Hopes for the Kyoto Protocol are fading, and carbon trading is a farce. To arrest climate change, industrialized states can either "bite the bullet" and adopt socially responsible policies to dramatically cut fossil fuel use and useless consumption. Or they can hope for a "silver bullet"—some new techno-fix that might let them continue to pollute and avoid human extinction. The silver bullet may be winning.
Last week in Montreal, climate negotiators met to determine how the majority of the world’s countries will move forward when the Kyoto Protocol expires in 2012. While melting ice caps and alarming shifts in ocean currents flashed across the headlines, little progress was made. The sad truth is that the world’s atmosphere will continue to warm. It may warm past the “tipping point,” the point of no return at which feedback loops build upon one another, and exponential increases in carbon dioxide and other greenhouse gases such as methane bring catastrophically altered weather patterns with devastating consequences, especially for the poorest. Despite the terrifying notion of a looming point of no return, the U.S. government was not a party to these negotiations, having withdrawn from the Kyoto Protocol early in George W. Bush’s first term. It was a bit puzzling why Bush wasn’t a party. He would have felt right at home in the Palais de Congress, where the 11th Conference of the Parties (COP-11) to the U.N. Framework Convention on Climate Change met: It felt more like a business convention than an environmental one. Everywhere one turned, people were striding purposefully toward another side event or delegates’ meeting focused on the topic of buying and selling the latest hot commodity: carbon. Almost everyone, from the environmentalists to government representatives to the overwhelming majority of business groups, was talking in the new, mysterious lexicon of “carbon trading.” Tom Goldtooth, a Diné and Mdewakanton Dakota and director of the Indigenous Environmental Network, said: “When I try to explain carbon trading to our elders, they tell me, ‘Tom, if you can’t make sense of it in our Native language, then there is something wrong with it.’ “This isn’t just the case with Native languages. Like most people steeped in climate change issues, I have trouble explaining how carbon trading works, or doesn’t, in simple English. Even if there were some kind of decoder ring that could help the public and media decipher the discussions at meetings such as this, it might not make much difference. There’s an even bigger problem: Reducing fossil fuel consumption, the best and simplest solution for climate change, isn’t on the agenda. Instead, self-professed experts on the “flexible mechanisms” of carbon trading — or “mechs-perts” — who talk with confidence about this entirely experimental market are running the show. Many environmentalists doubt that carbon trading is the best way to slow or reverse global warming. But they fear that opposing this keystone of the Kyoto climate change treaty would be tantamount to endorsing the Bush administration position and so stay mum. Instead, all are urged to unite behind a bizarre, incomprehensible and totally corruptible system of carbon trading if we are to save the planet from an ecosystemic meltdown. Around the world, ancient cultures such as the Diné, the Inuit and the Tibetans have evolved a way of constructing homes, communities and businesses with a respect for nature’s fine line between scarcity and abundance. This is how they have survived in harmony with icy and tropical environments for thousands of years. This brilliance and understanding is being out-shouted at international climate negotiations by carbon traders who are tinkering over a time span of a few years with a system that, if it fails, threatens to undo millennia of social and biological evolution, much of it irreplaceable. And yet environmentalists — wittingly or, more likely, unwittingly, out of sheer intimidation or confusion — are offering their complicity with this dangerous plan. Carbon trading Carbon emissions trading involves the trading of permits to emit carbon dioxide and other greenhouse gases, calculated in tons of carbon dioxide equivalent. It is one of the ways countries can meet their obligations under the Kyoto Protocol. A country (or group of countries) caps its carbon emissions at a certain level — say, 5 percent below 1990 levels by 2010 — and then issues permits to industries that grant the firm the right to emit a stated amount of carbon dioxide over a time period. This is known as “cap and trade.” If carbon emissions targets are exceeded, then a country can buy the “right to pollute” beyond its quota from another country.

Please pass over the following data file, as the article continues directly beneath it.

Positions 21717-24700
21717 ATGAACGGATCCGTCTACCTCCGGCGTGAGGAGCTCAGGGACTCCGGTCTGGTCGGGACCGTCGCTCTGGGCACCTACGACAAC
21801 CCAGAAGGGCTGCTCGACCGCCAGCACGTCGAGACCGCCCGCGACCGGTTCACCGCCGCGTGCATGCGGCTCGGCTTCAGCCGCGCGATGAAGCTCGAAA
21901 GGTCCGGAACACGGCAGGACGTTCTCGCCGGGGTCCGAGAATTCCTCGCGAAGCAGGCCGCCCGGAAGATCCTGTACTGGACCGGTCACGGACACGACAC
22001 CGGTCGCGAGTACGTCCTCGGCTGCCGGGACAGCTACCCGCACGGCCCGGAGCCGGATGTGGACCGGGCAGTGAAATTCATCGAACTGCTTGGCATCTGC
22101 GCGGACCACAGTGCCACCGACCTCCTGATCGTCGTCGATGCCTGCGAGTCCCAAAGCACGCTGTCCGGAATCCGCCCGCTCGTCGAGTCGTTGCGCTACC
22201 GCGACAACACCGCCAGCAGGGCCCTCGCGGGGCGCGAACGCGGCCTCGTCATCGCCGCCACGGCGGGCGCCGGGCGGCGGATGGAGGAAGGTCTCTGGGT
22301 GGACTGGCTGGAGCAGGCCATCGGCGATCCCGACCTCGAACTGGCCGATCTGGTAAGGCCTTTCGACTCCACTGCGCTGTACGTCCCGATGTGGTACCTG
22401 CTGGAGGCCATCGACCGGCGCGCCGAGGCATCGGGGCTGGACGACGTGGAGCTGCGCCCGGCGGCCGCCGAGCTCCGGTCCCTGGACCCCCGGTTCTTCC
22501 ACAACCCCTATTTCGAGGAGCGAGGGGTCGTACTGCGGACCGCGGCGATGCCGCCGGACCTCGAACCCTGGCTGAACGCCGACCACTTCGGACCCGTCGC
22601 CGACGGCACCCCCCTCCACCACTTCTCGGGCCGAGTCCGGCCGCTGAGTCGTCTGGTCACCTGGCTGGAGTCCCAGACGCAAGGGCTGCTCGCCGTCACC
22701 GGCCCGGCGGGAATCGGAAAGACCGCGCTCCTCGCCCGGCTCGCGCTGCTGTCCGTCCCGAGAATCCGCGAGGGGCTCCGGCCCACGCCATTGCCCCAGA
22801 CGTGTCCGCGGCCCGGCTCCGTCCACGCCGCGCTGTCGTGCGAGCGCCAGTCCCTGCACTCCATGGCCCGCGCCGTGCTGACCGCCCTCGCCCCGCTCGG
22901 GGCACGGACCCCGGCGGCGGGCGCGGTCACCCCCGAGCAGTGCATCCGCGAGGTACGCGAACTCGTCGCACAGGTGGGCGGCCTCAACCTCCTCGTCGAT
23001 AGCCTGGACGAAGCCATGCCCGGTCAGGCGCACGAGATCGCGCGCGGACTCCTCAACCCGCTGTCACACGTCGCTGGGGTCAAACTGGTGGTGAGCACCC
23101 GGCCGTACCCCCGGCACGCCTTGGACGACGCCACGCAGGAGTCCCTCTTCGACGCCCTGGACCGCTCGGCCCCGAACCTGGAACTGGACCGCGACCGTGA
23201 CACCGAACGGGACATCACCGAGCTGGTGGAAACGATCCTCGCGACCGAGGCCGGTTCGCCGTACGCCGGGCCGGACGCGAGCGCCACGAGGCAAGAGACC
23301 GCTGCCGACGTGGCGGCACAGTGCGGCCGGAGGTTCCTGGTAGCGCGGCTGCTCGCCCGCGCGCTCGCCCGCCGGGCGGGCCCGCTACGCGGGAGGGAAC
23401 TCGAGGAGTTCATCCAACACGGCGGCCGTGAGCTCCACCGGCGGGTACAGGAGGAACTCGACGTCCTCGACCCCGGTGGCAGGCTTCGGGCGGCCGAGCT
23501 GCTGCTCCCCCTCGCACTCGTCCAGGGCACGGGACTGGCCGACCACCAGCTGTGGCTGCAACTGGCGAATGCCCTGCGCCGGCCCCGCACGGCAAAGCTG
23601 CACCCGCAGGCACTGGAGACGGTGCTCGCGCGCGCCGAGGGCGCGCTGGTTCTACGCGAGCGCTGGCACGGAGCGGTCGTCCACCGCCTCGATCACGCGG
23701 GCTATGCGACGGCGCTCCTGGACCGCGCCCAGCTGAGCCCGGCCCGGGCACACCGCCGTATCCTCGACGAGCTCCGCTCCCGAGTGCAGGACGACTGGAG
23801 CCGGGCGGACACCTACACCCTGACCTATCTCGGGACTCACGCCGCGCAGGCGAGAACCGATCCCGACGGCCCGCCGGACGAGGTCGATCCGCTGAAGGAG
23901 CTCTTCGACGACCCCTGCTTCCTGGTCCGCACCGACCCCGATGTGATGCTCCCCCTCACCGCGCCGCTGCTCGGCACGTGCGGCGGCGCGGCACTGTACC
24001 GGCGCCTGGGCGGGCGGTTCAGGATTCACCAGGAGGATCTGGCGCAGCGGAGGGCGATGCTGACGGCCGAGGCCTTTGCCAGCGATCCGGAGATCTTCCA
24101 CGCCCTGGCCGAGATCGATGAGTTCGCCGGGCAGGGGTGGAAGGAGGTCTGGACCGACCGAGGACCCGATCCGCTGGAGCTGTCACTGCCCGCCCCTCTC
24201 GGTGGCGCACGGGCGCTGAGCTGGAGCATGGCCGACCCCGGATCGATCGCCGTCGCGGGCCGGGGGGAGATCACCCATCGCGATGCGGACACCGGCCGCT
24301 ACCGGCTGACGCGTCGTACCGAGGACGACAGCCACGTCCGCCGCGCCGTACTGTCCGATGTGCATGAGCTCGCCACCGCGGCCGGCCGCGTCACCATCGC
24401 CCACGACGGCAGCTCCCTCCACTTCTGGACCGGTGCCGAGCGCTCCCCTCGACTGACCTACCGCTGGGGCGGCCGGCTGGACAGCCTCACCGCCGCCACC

As the Earth’s temperature rises faster than at any time in the last 10,000 years, the inaction by the Clinton Administration and the resistance by the U.S. Congress to deal with global climate change is isolating the U.S. diplomatically and courting severe warming-driven political, economic, and ecological disruptions.
With our burning of coal and oil, we humans are heating the deep oceans, fracturing Antarctic ice shelves, and fueling more intense El Niños. Glaciers all over the planet are retreating at accelerating rates. Islands are going under from rising sea levels. Plants, fish, birds, and insects are migrating northward. Among the consequences are malaria on Long Island, encephalitis in New York City, and a dramatic increase of tick-borne Lyme disease in New England. Because of the buildup of atmospheric carbon dioxide, we have changed the timing of the seasons; spring now arrives more than a week earlier in the northern hemisphere than it d